6.11pm: He's switched to the Moto 360 smartwatch now. Checking a recipe is easier on your watch than your smartwatch, apparently. Plus it comes with a timer to notify you when your dinner is done. All the devices are waterproof, so getting a splash of sauce on the screen is no problem.
6.09pm: Setting alarms, checking flight details and setting up 'do not disturbs', all with voice recognition integration.
6.05pm: Most of the controls on the G Watch involve a LOT of swiping. Up, up, down, down, left, right, left, right (B, A, Start).
6.02pm: Singleton is showing off the LG G Watch. People check their phones 125 times a day, something that this smartwatch aims to rectify. Instead you'll be staring at your wrist 125 times a day.
6.01pm: David Singleton, dierctor of Android engineering now has his turn in the spotlight. He's here to talk about Android Wear.
5.59pm: He's talking malware now.According to Sundar, less than 0.5% of Android users ever have problems with malware. That's a bold claim.
5.57pm: Sundar is making digs at Apple now, proclaiming that custom keyboards and widgets were available for Android four to five years ago. Cheers.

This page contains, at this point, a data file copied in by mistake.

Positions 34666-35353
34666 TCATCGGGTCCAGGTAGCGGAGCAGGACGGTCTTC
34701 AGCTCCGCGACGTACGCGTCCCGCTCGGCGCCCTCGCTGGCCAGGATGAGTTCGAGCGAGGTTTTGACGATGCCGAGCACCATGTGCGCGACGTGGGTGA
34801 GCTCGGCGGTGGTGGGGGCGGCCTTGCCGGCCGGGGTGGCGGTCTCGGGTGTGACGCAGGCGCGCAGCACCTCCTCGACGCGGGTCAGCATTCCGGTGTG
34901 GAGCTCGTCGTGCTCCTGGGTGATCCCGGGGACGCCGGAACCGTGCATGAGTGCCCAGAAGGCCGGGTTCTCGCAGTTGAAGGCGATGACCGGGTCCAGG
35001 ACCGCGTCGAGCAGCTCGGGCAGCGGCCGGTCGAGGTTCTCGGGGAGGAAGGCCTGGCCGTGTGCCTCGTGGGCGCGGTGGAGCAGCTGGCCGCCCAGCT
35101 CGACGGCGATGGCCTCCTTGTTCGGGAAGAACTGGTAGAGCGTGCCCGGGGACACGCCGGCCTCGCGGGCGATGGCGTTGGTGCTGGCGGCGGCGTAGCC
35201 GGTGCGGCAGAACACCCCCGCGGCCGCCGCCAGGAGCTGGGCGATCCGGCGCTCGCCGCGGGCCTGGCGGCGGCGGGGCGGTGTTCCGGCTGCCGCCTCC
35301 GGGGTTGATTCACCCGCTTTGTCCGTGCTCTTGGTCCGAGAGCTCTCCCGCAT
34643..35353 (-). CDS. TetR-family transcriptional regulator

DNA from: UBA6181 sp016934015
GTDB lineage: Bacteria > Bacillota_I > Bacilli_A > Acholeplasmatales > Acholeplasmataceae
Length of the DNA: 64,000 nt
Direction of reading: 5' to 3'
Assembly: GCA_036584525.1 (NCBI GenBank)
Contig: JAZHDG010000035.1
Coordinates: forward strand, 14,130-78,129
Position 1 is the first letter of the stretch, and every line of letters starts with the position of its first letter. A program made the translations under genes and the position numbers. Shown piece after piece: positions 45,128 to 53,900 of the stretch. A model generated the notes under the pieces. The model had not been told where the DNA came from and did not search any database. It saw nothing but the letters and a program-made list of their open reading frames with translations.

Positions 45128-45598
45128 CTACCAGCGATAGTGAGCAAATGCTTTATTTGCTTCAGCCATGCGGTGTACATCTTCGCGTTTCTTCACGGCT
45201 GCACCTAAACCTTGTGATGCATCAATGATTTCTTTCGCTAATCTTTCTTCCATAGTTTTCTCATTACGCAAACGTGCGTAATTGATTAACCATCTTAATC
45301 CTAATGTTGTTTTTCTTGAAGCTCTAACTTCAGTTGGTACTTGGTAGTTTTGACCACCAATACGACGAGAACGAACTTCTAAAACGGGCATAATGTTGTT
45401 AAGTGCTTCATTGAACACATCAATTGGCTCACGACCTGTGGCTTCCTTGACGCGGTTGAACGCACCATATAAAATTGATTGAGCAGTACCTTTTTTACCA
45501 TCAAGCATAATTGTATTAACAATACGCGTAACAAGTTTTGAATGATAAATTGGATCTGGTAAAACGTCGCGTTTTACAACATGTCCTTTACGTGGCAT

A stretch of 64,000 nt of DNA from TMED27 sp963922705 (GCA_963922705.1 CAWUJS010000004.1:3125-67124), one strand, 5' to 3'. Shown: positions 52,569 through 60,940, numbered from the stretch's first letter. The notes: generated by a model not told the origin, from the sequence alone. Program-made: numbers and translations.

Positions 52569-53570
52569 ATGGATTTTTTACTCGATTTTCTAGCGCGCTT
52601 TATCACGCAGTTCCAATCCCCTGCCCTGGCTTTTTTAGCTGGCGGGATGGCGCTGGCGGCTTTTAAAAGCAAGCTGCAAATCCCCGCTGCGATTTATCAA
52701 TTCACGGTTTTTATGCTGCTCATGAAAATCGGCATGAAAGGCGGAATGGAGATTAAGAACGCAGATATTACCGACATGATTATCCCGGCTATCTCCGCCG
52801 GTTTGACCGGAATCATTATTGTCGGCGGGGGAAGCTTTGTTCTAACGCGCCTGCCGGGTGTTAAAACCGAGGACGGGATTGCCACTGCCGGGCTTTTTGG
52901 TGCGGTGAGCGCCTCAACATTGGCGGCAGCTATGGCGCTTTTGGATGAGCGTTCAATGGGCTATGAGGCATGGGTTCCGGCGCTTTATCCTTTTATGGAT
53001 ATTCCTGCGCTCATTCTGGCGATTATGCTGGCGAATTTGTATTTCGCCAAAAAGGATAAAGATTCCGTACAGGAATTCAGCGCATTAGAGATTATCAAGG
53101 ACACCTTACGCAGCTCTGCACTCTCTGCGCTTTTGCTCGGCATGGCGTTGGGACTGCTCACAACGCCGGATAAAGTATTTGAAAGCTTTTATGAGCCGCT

5.56pm: Sundar is back!
5.55pm: Burke introduces a new battery saving feature, just as the protestor is evicted. ""Enough battery life for a long protest," Burke quips.
5.52pm: And we have a protestor in the hall! We can't quite here what she's shouting over Burke, but CNet have a photo of the interloper:
5.50pm: "Quite literally PC entertainment graphics in your pocket," Burke says. A demo for Unreal Engine 4 seems to corroborate this.
5.48pm: The Android extension pack is "fully 64-bit compatible" - Huzzah!
5.45pm: We're back with Burke now, who's talking performance improvement. Some nice bar charts showing some positive improvements (if you understand the performance parameters...)
5.43pm: App indexing and a new API in Google Play services are also now available to developers.
5.40pm: It is now easier to move between the web and apps thanks to a redesigned interface.
5.39pm: Avni Shah from the Chrome team is now onstage to talk about the mobile web. "Fast, fluid, continuous animation at 60 fps. Something that "just wasn't possible one year ago".
5.37pm: Another user experience improvement is a two-factor authentification that utilises a bluetooth watch to unlock the phone.